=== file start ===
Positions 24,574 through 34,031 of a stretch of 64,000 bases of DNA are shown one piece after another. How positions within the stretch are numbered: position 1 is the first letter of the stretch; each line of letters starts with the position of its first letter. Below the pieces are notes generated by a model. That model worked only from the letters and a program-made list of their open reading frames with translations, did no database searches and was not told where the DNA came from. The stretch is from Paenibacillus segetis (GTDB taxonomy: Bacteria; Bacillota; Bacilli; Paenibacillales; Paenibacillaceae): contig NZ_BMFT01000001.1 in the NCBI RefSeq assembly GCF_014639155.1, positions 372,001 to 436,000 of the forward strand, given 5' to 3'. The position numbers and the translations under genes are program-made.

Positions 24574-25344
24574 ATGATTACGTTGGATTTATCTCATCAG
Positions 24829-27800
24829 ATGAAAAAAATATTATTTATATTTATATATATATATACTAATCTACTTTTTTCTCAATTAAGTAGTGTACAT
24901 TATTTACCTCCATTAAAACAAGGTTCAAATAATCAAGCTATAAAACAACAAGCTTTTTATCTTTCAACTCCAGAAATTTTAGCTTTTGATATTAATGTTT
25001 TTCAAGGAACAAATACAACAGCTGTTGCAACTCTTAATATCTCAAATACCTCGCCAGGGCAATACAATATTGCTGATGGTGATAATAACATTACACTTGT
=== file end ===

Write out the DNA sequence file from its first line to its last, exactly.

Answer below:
Positions 24,574 through 34,031 of a stretch of 64,000 bases of DNA are shown one piece after another. How positions within the stretch are numbered: position 1 is the first letter of the stretch; each line of letters starts with the position of its first letter. Below the pieces are notes generated by a model. That model worked only from the letters and a program-made list of their open reading frames with translations, did no database searches and was not told where the DNA came from. The stretch is from Paenibacillus segetis (GTDB taxonomy: Bacteria; Bacillota; Bacilli; Paenibacillales; Paenibacillaceae): contig NZ_BMFT01000001.1 in the NCBI RefSeq assembly GCF_014639155.1, positions 372,001 to 436,000 of the forward strand, given 5' to 3'. The position numbers and the translations under genes are program-made.

Positions 24574-25344
24574 ATGATTACGTTGGATTTATCTCATCAG
Positions 24829-27800
24829 ATGAAAAAAATATTATTTATATTTATATATATATATACTAATCTACTTTTTTCTCAATTAAGTAGTGTACAT
24901 TATTTACCTCCATTAAAACAAGGTTCAAATAATCAAGCTATAAAACAACAAGCTTTTTATCTTTCAACTCCAGAAATTTTAGCTTTTGATATTAATGTTT
25001 TTCAAGGAACAAATACAACAGCTGTTGCAACTCTTAATATCTCAAATACCTCGCCAGGGCAATACAATATTGCTGATGGTGATAATAACATTACACTTGT